Toothfish Threat Taken Seriously

  • Simon Upton
Associate Minister of Foreign Affairs and Trade

"Unregulated toothfish fishing in the Ross Sea this summer is a possibility that New Zealand is taking seriously," the Associate Foreign Affairs Minister Simon Upton said today. "Toothfish form an important part of the Ross sea marine eco-system. The pressure on toothfish stocks in parts of the Southern Ocean does not appear to be diminishing. The Ross Sea could provide a tempting target for poachers as they fish out grounds elsewhere."

The Convention for the Conservation of Antarctic Marine Living Resources (CCAMLR) has reported that as much as 130,000 tonnes of toothfish worth NZ$600 million may have been taken from Antarctic waters in the past two years contrary to the regulations of the Convention.

"New Zealand is working closely with other parties to CCAMLR to strengthen the Convention's ability to deal with illegal and unregulated fishing throughout the Southern Ocean. We are also looking for other ways of supporting the achievement of the objective of the Convention which is the conservation of the marine living resources of the Antarctic.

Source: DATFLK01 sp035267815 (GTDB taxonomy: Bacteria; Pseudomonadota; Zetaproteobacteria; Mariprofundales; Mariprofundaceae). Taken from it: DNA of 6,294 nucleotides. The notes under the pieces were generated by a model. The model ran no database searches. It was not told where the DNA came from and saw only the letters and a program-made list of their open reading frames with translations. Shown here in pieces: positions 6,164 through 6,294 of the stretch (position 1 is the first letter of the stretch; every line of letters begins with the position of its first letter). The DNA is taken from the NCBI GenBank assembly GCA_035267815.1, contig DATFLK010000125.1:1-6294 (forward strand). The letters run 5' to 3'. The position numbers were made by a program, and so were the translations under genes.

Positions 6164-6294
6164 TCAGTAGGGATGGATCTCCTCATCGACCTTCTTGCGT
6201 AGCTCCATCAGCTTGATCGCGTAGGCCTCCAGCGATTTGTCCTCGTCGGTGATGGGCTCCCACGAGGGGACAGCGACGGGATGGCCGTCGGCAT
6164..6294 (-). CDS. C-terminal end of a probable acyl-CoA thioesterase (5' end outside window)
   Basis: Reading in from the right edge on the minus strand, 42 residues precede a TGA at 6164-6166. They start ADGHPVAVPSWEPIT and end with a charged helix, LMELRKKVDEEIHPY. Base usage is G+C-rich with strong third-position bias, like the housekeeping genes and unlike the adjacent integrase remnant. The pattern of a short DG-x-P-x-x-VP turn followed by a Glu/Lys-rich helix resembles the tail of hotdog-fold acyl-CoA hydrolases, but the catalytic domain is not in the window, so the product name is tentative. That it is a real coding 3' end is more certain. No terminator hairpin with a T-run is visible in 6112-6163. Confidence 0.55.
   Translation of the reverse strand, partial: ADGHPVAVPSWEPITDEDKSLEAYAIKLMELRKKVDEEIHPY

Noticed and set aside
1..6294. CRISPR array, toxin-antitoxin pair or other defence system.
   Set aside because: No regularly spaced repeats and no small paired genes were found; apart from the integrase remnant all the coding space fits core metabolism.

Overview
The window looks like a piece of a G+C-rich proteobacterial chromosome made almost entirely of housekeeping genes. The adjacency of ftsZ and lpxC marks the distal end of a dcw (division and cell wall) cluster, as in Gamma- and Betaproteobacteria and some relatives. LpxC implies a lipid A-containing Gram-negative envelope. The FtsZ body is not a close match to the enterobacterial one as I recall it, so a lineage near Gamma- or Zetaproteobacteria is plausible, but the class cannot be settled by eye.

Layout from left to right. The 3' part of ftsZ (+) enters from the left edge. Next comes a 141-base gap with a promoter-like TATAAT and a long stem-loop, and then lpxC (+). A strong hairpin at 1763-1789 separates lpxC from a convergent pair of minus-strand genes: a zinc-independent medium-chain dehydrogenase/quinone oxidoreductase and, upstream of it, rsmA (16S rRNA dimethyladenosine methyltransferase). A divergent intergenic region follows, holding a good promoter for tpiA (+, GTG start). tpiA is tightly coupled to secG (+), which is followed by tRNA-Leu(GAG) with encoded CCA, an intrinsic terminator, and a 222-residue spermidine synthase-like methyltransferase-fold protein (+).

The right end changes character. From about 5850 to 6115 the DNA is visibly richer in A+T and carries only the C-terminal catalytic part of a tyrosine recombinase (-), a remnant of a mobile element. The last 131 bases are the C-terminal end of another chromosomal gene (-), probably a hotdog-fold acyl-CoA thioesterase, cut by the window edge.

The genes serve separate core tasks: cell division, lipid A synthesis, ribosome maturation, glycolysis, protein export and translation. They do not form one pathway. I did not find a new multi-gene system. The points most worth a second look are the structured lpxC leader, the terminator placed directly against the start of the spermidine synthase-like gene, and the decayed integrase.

"The credibility of CCAMLR is on the line. At the next meeting of the Convention which will be held in Hobart next month we expect the toothfish problem to be a key focus. We are disappointed at the growing evidence that companies and nationals associated with countries which are parties to CCAMLR are behind much of the toothfish plunder. The New Zealand delegation will be taking new proposals to the meeting of the Convention in Hobart next month that could help CCAMLR tackle this problem. We will also be working hard to ensure that countries which are not parties to the Convention do not allow their fishing vessels to undermine CCAMLR.

"I am confident that with strong collective effort through CCAMLR we and other parties to the Convention will be able to enhance the protection available to the uniquely important marine resources of the Ross Sea and the dependent and associated eco-systems of mainland Antarctica," Mr Upton concluded.